<i>by Lan Pitts</i> <p>Vertigo's <b>Sandman</b> has been stuck in movie developmental hell for what seems like decades at this point. Artist Jill Thompson once painted some storyboards to assist in the production, but still, nothing has come into fruition. What if we're thinking too big and Lord of Dreams is more suitable for the small screen? Given the success of the <i>Dr. Who</i> revamp and ABC's <i>Once Upon A Time</i>, this gothic fairytale seems like it would be a great fit as either a series of BBC mini-movies ala <i>Sherlock</i>, or even a mini-series event like <i>American Horror Story</i>. <p>Given the size of each volume of the series, not worrying about cramming everything into a two-hour movie would be a smart move.
<i>by Lucas Siegel</i> <p>Brian K. Vaughan’s lasting legacy at Marvel Comics was the creation of a group of kids whose parents all happened to be supervillains. The story of Chase, Nico, Molly, Gert, Karolina, and Alex (with some losses and pickups along the way) trying to figure out their adolescent years while also trying to escape the clutches of their villainous parents, The Pride, has long had a possible movie in the works, but it would be so much better on TV. <p>The interpersonal connections of the gang, the way the series was set up in a “seasons” mode, and their links to every corner of the Marvel Universe make them ideal for the TV treatment. Through the <b>Runaways</b>, you have connections to aliens, time travelers, tech geniuses, magic users, and mutants. You have broken hearts, tragic deaths, and epic betrayals. You also have nearly limitless untapped potential, as Vaughan left the series relatively early, and subsequent writers only did a handful of issues each. <p>With Vaughan now firmly ensconced in the realm of TV as showrunner of <i>Under the Dome</i>, he may even be willing to lend a hand to the adaptation of his masterwork with Adrian Alphona. The possibility of brand new Brian K. Vaughan <b>Runaways</b> stories on television ala the changes made in <i>The Walking Dead</i>’s TV adaptation? Sign us up.
<i>by Chris Arrant</i> <p>Anti-heroes might be old hat to comic books with the rise of the likes of Punisher and Wolverine in the late 1970s, but modern television has seen some of its most critically acclaimed hits showing dark-leaning characters going down dark paths. You have the acerbic and pessimistic <i>House M.D.</i>, all the way to more over-arching stories like <i>Breaking Bad</i> and <i>Sons of Anarchy</i>. And on premium cable anti-heroes are more the norm than the exception. Now imagine that kind of approach taken to DC’s John Constantine. <p>Put aside if it’s the “New 52” or “Vertigo” versions of this Hellblazer, and just picture an AMC or more R-rated Showtime-type show featuring a working class magician who wades into the supernatural side of the DCU. He could be a modern-day <i>Kolchak: The Night Stalker</i>, but with the combined backstory from authors like Alan Moore, Jamie Delano, Brian Azzarello and others. The U.K, has a bumper crop of actors who would die for a role like this, and perhaps in terms of financing it could be a co-production between the BBC and an American cable network to make the numbers work. <p>England’s given us Doctor Who and James Bond into modern genre entertainment – we need a Hellblazer now more than ever.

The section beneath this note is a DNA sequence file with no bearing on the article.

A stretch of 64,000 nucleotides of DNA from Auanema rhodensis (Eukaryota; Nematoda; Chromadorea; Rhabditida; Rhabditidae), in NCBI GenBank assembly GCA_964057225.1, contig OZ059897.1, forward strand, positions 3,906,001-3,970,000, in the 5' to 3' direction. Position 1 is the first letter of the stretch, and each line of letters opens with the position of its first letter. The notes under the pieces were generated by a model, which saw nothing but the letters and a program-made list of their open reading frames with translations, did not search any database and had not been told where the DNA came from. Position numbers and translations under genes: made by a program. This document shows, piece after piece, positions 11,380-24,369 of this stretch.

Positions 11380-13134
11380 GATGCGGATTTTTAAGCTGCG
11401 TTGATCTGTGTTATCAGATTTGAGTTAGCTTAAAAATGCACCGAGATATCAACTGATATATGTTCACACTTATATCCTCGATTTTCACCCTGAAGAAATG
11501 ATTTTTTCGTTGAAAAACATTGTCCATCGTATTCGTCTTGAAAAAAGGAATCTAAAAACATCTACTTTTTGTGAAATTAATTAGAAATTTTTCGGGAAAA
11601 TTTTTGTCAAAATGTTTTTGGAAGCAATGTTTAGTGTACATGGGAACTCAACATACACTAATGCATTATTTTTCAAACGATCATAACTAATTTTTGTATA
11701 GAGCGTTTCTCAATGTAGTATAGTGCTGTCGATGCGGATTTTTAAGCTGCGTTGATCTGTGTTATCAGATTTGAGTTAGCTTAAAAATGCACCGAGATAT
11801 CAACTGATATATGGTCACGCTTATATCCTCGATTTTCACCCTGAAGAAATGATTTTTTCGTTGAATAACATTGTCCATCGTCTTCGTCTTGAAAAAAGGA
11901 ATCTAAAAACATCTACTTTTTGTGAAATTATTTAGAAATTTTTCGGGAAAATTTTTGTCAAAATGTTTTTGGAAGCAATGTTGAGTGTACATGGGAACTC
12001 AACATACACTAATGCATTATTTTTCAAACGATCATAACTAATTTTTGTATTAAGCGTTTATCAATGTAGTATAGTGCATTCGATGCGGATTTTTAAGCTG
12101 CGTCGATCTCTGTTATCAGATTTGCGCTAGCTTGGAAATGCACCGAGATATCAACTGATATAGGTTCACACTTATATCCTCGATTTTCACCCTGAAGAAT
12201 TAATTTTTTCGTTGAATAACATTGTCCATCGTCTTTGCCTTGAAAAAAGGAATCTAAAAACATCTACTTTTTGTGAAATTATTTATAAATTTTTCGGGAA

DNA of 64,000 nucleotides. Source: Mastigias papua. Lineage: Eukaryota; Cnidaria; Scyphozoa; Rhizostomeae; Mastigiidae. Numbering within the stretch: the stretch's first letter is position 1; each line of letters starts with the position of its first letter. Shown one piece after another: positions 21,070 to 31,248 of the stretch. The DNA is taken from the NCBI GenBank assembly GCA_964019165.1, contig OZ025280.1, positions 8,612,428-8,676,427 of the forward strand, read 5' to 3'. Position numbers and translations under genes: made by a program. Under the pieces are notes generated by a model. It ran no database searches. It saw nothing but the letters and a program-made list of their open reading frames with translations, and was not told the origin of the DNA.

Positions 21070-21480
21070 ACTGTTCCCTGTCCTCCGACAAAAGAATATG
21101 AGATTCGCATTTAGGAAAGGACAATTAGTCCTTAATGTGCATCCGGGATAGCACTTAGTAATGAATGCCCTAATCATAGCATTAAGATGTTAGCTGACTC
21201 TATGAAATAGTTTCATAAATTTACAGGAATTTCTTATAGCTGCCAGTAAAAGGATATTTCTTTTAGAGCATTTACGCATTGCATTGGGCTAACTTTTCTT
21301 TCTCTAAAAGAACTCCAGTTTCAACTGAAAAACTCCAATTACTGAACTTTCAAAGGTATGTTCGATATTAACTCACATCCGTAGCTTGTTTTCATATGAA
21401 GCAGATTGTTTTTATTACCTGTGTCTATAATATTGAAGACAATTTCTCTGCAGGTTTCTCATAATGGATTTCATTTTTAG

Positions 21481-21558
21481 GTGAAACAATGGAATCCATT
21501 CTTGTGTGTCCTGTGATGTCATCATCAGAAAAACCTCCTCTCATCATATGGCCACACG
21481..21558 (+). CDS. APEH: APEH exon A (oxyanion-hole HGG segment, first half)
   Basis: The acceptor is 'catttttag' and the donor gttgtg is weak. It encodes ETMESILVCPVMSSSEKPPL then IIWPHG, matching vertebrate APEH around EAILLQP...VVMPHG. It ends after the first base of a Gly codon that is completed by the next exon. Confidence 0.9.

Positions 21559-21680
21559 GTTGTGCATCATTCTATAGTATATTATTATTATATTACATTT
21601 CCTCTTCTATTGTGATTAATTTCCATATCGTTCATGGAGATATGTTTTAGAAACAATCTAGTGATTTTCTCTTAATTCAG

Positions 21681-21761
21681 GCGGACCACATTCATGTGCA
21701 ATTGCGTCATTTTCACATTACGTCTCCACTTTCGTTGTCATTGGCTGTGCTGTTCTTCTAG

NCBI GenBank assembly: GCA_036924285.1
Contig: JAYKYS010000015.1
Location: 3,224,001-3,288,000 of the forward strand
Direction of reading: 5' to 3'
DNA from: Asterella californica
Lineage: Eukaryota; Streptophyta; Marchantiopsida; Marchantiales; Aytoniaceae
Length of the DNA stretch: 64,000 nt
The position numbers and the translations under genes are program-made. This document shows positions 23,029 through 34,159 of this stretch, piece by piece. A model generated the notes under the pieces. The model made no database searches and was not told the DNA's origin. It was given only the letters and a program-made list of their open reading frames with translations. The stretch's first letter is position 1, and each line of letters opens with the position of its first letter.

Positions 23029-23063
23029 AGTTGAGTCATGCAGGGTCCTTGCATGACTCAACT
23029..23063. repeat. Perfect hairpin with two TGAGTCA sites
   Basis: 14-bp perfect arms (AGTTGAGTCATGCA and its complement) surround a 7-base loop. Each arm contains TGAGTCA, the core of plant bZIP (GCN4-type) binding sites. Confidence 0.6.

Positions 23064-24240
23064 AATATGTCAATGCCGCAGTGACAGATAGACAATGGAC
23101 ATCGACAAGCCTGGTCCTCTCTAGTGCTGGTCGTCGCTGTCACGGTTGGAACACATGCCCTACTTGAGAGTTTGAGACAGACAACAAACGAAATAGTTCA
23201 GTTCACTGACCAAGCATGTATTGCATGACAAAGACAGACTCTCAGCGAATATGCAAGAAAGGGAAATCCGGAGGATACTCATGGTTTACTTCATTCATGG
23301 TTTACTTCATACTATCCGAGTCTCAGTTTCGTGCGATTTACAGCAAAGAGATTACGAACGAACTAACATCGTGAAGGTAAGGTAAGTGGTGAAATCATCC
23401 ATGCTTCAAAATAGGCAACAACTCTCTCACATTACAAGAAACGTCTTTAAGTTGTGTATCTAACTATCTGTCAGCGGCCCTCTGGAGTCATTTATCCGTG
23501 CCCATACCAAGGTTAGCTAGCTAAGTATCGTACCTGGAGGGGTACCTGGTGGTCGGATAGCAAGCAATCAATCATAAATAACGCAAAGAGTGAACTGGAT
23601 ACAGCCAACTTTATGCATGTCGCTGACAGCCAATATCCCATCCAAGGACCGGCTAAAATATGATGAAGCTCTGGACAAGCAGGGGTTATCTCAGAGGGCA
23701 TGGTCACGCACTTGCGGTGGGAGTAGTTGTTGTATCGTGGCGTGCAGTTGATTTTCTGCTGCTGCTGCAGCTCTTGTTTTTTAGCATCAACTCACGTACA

<i>by Chris Arrant</i> <p>There’s room for more than one dark inner-city hero, and Marvel’s Daredevil is both a dark horse and an ideal candidate for consideration as a live-action television series. Although 2003 <i>Daredevil</i> film failed to win over audiences, Marvel’s got the rights back and Jeph Loeb and the Marvel Television department could take ol’ hornhead and give us a great serialized superhero show that mixes the venerable legal-courtroom format, rooftop fights, and some memorable special effects work. <p>Imagine a modern-day <b>Daredevil</b> television show thoroughly grounded in the urban environment of New York City and specifically Hell’s Kitchen. There’s a truckload of comic book storylines television producers could go to plot out the first few seasons, going through the Frank Miller years to Bendis and to the lofty heights of Mark Waid’s current run. Marvel shouldn’t shy away from the framework of the <i>Arrow</i> television show, making it less about the costume and more about the character and the world he lives in. <p>And if this does materialize, it wouldn’t be the first Daredevil was considered for the TV treatment; everyone from David Bowie’s ex-wife to the creator of <i>In The Heat of the Night</i> have tried to get Matt Murdock on the small screen. In the late 80s, Daredevil was introduced in a Bill Bixby-fronted <i>Incredible Hulk</i> television movie as a back-door pilot for the Man Without Fear, but that failed to work the way they planned.
<i>by Lan Pitts</i> <p>Catwoman might not have the best of luck with her solo adventure on the big-screen, but what if you brought her to the small screen? A <b>Catwoman</b> TV series has the potential to be <i>Alias</i> meets <i>Arrow</i>. Basically a heist flick in every episode with Selina being the best at what she does. <p>Stories could loosely be based off anything from "When In Rome" to "Selina's Big Score", bringing in cameos of other infamous Gotham rogues along the way. We never did get a <i>Batman</i>-type of show that was equivalent to <i>Smallville</i>, but <b>Catwoman</b> might be the next best thing.